While watching the Giro d’italia bike race the other day, my husband made a comment on the camera angles. He preferred the camera view from the motorcycles riding beside the peloton (main group of riders) because he could see where competitors were in relation to each other. I preferred the bird’s-eye view from the helicopters because it showed where the gaps were among competitors and where a rider could move. Our differing point-of-view made me think of a tip my cycling coach drilled into each of us on our team: “always scan the ground to see where the gaps are–because that’s where the opportunities are.” Since we couldn’t ride into the space occupied by another rider without great commotion (and most likely an accident), sliding into a hole was the only way to maneuver through a moving pack.
The same is true with companies and brands. Always keeping an eye on the competition means that we don’t see where the gaps are in the marketplace. Instead, we focus on whether we’re better than or worse than our competition, and try to knock them out of their position. Instead, it would be wiser to look for the gaps where there are no competitors, and thus opportunities to be exploited.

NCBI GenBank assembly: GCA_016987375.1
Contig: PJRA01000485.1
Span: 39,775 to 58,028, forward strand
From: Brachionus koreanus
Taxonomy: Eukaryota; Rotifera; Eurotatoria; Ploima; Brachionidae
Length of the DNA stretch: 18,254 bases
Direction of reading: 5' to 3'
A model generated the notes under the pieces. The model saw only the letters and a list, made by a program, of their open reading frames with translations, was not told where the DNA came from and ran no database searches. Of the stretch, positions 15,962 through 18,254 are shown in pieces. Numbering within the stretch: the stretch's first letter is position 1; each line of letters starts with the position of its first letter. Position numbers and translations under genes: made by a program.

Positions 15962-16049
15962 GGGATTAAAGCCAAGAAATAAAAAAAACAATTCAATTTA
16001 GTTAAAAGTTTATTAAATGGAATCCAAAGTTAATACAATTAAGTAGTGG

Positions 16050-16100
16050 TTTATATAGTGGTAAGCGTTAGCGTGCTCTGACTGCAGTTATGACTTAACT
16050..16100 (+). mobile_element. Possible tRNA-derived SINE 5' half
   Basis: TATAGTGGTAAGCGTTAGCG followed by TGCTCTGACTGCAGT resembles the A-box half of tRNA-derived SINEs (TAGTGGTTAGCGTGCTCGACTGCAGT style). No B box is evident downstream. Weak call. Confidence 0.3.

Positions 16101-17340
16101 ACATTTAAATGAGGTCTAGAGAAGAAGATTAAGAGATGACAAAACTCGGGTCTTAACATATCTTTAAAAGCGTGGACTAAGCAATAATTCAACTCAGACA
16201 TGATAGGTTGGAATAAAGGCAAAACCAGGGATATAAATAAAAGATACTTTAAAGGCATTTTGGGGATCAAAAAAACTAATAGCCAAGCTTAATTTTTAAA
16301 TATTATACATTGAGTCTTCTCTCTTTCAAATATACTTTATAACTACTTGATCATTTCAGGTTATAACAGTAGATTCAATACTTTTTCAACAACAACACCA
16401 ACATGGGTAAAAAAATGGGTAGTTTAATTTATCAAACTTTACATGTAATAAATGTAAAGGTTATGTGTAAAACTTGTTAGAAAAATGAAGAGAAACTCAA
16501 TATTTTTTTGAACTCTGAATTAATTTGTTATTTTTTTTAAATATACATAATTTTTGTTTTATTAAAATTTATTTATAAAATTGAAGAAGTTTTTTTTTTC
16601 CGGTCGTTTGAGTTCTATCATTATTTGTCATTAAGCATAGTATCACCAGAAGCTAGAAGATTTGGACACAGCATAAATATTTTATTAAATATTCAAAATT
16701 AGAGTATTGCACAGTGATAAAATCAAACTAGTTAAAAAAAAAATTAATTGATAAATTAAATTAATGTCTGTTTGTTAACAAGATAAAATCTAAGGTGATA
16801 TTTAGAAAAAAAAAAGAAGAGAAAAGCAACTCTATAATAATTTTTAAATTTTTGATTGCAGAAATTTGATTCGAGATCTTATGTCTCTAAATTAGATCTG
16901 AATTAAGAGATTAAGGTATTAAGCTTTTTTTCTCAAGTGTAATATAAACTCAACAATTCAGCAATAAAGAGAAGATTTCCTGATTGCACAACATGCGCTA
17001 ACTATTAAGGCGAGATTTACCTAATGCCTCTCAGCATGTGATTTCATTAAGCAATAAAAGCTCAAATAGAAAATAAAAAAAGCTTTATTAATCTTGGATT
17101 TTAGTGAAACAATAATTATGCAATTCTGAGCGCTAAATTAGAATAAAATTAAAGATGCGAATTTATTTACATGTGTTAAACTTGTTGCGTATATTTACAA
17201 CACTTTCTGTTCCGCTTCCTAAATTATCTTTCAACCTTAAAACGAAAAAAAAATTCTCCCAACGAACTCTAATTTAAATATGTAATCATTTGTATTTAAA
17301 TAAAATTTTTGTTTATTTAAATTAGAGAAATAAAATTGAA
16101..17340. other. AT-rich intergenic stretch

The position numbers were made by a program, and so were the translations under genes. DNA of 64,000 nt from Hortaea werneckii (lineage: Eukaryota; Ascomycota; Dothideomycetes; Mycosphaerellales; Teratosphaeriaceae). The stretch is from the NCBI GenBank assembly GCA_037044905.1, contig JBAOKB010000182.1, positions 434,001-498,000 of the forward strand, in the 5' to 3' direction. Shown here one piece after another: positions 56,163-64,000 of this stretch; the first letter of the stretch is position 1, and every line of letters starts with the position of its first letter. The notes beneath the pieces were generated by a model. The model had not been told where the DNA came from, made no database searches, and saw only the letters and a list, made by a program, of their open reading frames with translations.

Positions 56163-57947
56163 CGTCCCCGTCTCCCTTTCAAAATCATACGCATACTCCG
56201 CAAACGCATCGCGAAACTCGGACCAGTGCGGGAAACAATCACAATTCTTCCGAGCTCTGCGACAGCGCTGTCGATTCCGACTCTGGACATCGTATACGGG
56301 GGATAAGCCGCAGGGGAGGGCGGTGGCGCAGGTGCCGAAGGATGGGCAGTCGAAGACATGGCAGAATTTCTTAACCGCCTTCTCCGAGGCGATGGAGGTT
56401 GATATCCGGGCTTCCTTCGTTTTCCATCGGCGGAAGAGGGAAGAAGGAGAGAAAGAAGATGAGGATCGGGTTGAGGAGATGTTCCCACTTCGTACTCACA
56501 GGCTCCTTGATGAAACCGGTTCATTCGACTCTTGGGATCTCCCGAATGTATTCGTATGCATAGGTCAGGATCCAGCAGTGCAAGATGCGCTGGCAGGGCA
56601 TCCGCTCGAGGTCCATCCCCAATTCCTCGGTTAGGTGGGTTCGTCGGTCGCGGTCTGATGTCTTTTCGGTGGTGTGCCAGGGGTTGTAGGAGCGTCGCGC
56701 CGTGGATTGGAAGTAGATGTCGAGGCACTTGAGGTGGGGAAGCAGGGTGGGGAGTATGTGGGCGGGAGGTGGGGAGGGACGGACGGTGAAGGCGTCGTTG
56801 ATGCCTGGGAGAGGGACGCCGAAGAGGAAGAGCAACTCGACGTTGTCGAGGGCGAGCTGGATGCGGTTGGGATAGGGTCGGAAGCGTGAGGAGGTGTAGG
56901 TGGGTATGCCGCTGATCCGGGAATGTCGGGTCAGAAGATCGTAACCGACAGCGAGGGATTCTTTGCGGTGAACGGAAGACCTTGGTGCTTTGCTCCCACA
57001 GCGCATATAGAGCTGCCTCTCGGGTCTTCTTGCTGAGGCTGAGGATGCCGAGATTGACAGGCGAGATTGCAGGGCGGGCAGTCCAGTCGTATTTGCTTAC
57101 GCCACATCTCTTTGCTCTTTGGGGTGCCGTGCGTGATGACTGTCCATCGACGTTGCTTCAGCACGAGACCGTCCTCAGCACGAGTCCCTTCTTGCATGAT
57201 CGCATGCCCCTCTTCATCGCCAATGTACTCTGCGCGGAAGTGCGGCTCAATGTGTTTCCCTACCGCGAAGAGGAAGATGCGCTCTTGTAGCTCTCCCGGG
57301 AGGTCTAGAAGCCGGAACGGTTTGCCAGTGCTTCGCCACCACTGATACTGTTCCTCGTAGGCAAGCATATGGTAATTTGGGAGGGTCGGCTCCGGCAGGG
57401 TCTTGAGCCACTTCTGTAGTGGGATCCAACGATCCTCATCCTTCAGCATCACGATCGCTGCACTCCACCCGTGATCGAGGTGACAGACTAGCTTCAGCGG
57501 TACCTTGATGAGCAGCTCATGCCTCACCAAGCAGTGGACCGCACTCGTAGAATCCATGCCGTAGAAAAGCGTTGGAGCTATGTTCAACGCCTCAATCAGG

Every profession or discipline has a name for this gap analysis:
- In science it’s called interstitial space–it’s where the solid objects move around and perform their functions
- In digital terms it’s called an interstitial webpage–these are the advertisements we see while a webpage is loading. According to Wikipedia, studies have found that more people click on these interstitials than they do on banner ads
- In art it’s called white space–where the eye can rest and take in the main points without being overwhelmed
- In consulting it’s called a quadrant chart–where competitors are displayed on two axes with different attributes, visually showing the strengths and weaknesses of competitors and where they’re clustered relative to each other
- In new product development, the larger the gap between the new product and all other competitors, the greater the innovation
- In music it’s a Dave Matthews song: The Space Between, describing a romantic relationship that beats stronger due to the distance and time apart
- In the early days of settling the U.S., “Go West Young Man” signified wide open spaces of limitless opportunity (and hardship getting and living there)
- You can probably name quite a few more examples of where the gaps contain greater opportunity than the known and quantified places that are already taken
It’s easier to focus on the tangible, the solids, the ideas right in front of us. But quite often, it’s the empty spaces, the unknown territories, the gaps that provide the most opportunity.
Have you taken a risk and explored the space between to discover a great opportunity? I want to hear about about it!